Special Anniversary Session

Darwin profile

A Look Back at a Century of Soil Science at the University of Saskatchewan

Darwin Anderson, Professor Emeritus, Department of Soil Science, University of Saskatchewan

The Department of Soils began in 1919 with the appointment of Roy Hansen as a Professor of Soils. Dr. Hansen, a PhD graduate from the University of Illinois taught the first course in 1920; he also wrote Extension Bulletin 1, began a program of supplying Rhizobacter cultures to farmers, and initiated the soil survey program. Arthur Joel, an MSc graduate from Michigan Agricultural College, was hired in 1922 to focus on soil survey, and became Head in 1924 when Hansen returned to the USA. Upon Joel’s departure in 1934, Dr. Mitchell became Head and made huge contributions to soil education and knowledge, particularly combining soil survey experience with graduate studies to prepare scientists for careers provincially, nationally, and internationally. Soil Survey Reports 12 (1944) and 13 (1948) were completed and became the base for land management decisions and taxation assessment of farmland for many decades. Beginning in the ‘40s and continuing through to the ‘70s, the department grew and was home to many breakthroughs in Soil Science, including the use of 32P to study plant nutrition, 137Cs to study soil erosion, and the risks of summer-fallow. By the ‘80s and ‘90s, gender composition had changed, from almost completely male for the first five decades to gender balance in undergraduate and graduate programs, coincident with an increasingly more female faculty. Frances Walley was appointed as the first female professor in 1997 and became Head in 2005. Over the years, the department broadened its research scope and contributions beyond agriculture, to incorporate more work on environmental issues, including remediation and reclamation, greenhouse gas emissions, and carbon sequestration. Today, the Department offers undergraduate programs in Soil Science, Environmental Science, and Renewable Resource Management, and graduate study in a wide range of research areas, many of them benefitting substantially from new technologies such as the synchrotron located at the Canadian Light Source on our campus. At its centennial, the Department of Soil Science has both a distinguished past and a promising future.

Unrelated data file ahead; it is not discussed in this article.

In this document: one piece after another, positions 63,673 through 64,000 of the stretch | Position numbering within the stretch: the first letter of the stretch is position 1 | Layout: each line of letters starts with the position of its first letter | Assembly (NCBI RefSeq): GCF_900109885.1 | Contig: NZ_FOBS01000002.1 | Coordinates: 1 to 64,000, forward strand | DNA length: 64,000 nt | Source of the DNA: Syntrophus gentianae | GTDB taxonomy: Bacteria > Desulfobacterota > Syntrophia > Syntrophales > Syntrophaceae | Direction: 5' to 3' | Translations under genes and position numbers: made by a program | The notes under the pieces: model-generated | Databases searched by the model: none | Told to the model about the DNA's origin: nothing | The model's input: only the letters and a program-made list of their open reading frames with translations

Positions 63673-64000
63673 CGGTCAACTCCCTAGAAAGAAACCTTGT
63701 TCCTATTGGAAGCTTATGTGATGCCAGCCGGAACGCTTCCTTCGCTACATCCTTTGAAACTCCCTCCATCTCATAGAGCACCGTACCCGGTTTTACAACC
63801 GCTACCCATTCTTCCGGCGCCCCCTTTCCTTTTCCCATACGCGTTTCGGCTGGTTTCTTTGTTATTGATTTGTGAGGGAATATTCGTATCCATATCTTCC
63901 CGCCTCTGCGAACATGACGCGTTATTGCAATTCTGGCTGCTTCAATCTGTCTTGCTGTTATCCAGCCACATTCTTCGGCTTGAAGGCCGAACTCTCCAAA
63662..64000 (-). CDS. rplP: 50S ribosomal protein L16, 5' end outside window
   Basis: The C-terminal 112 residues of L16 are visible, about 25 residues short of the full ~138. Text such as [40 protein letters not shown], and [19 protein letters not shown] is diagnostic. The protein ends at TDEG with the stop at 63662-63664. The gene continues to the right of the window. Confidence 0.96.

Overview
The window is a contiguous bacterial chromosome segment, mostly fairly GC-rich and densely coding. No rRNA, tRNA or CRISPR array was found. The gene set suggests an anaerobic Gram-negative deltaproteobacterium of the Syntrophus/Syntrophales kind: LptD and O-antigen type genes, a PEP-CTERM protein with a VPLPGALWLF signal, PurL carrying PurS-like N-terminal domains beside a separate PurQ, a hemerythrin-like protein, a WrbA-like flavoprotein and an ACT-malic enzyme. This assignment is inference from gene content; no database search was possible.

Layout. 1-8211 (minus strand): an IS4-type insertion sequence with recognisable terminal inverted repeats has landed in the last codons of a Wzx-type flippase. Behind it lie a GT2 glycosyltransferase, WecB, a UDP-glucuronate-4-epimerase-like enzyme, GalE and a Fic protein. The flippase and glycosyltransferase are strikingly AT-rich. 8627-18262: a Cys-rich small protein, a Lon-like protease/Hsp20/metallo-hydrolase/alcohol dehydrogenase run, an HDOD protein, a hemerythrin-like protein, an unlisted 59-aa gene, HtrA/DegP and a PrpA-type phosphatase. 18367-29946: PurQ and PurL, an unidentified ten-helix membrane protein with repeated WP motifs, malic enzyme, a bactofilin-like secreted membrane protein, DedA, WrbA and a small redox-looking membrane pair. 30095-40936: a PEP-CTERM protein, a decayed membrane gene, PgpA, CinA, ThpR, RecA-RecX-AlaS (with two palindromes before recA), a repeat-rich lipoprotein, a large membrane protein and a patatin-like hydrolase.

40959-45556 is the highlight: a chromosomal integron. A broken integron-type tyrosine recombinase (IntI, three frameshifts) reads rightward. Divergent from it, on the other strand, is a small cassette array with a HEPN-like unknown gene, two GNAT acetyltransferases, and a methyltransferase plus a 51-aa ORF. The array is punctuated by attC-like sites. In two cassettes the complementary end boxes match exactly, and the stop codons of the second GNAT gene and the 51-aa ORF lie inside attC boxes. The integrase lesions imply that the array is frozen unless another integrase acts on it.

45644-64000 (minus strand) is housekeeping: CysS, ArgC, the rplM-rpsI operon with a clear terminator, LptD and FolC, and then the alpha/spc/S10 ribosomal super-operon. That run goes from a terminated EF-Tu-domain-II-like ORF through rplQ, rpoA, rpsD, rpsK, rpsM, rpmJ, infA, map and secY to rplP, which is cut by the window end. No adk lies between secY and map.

Dan profile

Have a look around”: 90 years of landscape-scale soil research at the University of Saskatchewan.

Dan Pennock, Professor Emeritus, Department of Soil Science, University of Saskatchewan

Landscape-scale pedology focuses on soil properties and processes that cannot be understood in isolation from their position in the landscape – where lateral transfers of water, solutes, and sediments at present or in the past are central to explaining the soil properties we see at a given point. It differs substantially from classical soil taxonomy, which concentrated almost exclusively on stable soil properties of an artificial block of soil, the pedon. Soil mapping in the Prairie Provinces inevitably involved the creation of soil-landscape models with explicit linkages between soil distribution and landscape attributes. These linkages were central to the development of landscape-scale research designs in the last 30 years. For example, research on soil erosion using Cesium-137 and groundwater-soil interactions in hummocky terrain provided process-level explanations for the pattern of soil distribution observed in the soil surveys. Landscape-scale research designs also allow us to study dynamic processes such as nitrogen transformations in complex landscapes using scientifically credible designs and hence link pedological research to the other disciplines of soil science. This use of field pedology to enrich our understanding of other soil processes, both basic and applied, is a distinctive contribution of the soil science community in Saskatchewan.